It’s possible to enter the number of any UK registered vehicle into the DVLA website and find out if it has tax and MOT, AND when these are due for renewal! With scammers these days becoming ever more sophisticated, it could be that the scammers have a database linking vehicle registration numbers with owner email addresses, (perhaps a phishing scam has revealed this to them). With these two pieces of information it would be easy for a scammer to send emails about tax renewal around about the real date of renewal.

P smith says:
12 June 2021

More likely their email accounts were compromised

I agree with P Smith. The dealership probably has an insecure system and should be reported to the Information Commissioner’s Office. It is also possible that there is a rogue in the DVLA with access to new registration details but that would be so elementary I would hope the DVLA have made it impossible. The DVLA is not perceived to be insecure but I wouldn’t be so confident about a motor trader’s operation.

Phil Higdon says:
12 June 2021

I had a few of the old DVLA scam emails and texts but not had this new one yet. I just deleted them due to 1 not having a vehicle and 2 I don’t drive full stop.

David J Allen says:
13 June 2021

I got scammed for £80 for a renewal over 70s driver’s licence. This renewal is free of charge. I complained bitterly and eventually got back £30 but I still feel cheated. Is there anything else I can do?

I don’t think there is, David. There are numerous unofficial websites offering checking and submitting services for DVLA functions. I expect that somewhere on the website you used there is a notice making it clear that they are not affiliated to the DVLA and that a licence renewal is available from the DVLA without charge.

Rebecca says:
13 June 2021

We received a scam text about paying too much vehicle tax just minutes after I’d renewed our tax online. Something tells me someone is accessing the DVLA data and they don’t know it yet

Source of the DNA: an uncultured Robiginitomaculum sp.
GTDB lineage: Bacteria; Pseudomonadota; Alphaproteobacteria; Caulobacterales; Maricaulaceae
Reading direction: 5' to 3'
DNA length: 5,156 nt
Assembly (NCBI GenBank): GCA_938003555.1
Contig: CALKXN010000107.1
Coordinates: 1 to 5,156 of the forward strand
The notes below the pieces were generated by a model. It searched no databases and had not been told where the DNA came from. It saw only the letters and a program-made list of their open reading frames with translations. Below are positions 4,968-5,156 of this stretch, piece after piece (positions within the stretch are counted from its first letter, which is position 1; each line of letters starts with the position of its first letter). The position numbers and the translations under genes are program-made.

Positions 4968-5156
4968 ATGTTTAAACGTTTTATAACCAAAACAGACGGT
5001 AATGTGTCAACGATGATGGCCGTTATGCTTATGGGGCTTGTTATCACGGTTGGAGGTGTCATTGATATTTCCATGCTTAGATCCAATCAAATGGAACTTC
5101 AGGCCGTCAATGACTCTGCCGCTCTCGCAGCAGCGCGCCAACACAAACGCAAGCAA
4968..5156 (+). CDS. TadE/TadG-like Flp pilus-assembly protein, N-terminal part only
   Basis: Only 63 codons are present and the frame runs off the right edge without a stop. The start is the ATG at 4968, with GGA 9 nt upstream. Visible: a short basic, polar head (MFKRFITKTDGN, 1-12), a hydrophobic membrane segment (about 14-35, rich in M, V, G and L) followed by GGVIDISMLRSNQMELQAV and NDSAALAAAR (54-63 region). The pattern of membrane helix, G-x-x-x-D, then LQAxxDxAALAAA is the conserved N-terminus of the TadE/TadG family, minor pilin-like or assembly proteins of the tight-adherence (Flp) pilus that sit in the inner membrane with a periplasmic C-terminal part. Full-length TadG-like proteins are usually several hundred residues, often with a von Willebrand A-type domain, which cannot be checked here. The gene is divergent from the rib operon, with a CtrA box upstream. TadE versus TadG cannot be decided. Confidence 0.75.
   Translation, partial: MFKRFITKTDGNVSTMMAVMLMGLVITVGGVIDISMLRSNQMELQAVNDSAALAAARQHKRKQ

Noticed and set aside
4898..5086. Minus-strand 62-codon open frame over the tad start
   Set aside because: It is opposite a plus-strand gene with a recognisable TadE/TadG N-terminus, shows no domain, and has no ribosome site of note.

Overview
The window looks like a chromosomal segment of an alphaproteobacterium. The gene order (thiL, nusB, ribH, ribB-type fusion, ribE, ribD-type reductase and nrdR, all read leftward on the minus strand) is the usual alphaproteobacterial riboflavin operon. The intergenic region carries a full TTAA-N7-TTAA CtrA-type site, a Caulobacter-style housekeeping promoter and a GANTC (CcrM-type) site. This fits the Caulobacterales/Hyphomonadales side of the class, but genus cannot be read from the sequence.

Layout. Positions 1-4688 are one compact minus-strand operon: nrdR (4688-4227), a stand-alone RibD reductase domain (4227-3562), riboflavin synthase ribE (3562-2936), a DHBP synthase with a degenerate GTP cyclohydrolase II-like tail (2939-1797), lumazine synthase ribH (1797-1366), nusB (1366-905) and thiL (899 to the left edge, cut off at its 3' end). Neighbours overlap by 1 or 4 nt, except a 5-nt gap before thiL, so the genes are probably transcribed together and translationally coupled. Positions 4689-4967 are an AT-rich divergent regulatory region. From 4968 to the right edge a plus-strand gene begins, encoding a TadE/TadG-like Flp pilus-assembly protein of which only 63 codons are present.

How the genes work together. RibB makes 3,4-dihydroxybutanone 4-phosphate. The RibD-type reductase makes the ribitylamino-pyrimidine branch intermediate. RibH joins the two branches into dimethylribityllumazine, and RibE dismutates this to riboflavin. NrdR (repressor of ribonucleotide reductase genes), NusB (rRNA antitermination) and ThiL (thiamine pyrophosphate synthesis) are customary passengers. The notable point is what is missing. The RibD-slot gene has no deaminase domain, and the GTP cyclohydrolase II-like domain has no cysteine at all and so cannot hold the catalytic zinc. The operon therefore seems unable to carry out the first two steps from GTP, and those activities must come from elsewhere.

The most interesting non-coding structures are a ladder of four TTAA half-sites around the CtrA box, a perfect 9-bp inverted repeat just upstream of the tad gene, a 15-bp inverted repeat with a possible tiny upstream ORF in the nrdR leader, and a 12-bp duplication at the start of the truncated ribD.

Thank goodness you realised it was a scam, Rebecca. I assume you used the gov.uk website to when you purchased the vehicle tax. Is there any possibility that your computer or router is not secure?

Andy says:
13 June 2021

A lot of websites ask for your reg number (Halfords, Amazon etc) when shopping for car accessories. It’s quite possible that’s the route in – cookies? – and as has been said the tax expiry dates are effectively public information now. I had something very similar last year. Didn’t fall for it though.

Andy – I thought cookies were a possibility, loaded onto Rebecca’s device when she might have been browsing websites with a motoring content. But she received a text message. How do the scammers get the mobile phone number in order to send a text? I appreciate that many people have had to give their mobile number for all sorts of purposes, and if there is no other means of contact it is unavoidable.

The reason you are asked for your car registration is so you are offered parts and accessories specifically for your car. It should save you buying the wrong item.

You can usually search for what you want without entering your car reg though.

You can check the Tax and MOT status for any vehicle on these government sites

You will also see the dates when Tax is due and MOT expires.

Car parking vultures maintain databases of car ownership and driver details including addresses. Can they be trusted to use data honestly?

Rakesh says:
13 June 2021

same thing happened to my dad when he sent off is passport, got a TXT message from Royal Mail asking for 2.99 for delivery the usual scam.

the thing is i’m internet savvy. ( worked in it for over 25 years) i know how to secure details. My father doesn’t do Internet shopping. his mobile number is not out there.

What i suspect is that the chain of custody of data is sent aboard. Its very easy for a guy overseas with access to data to sell it on.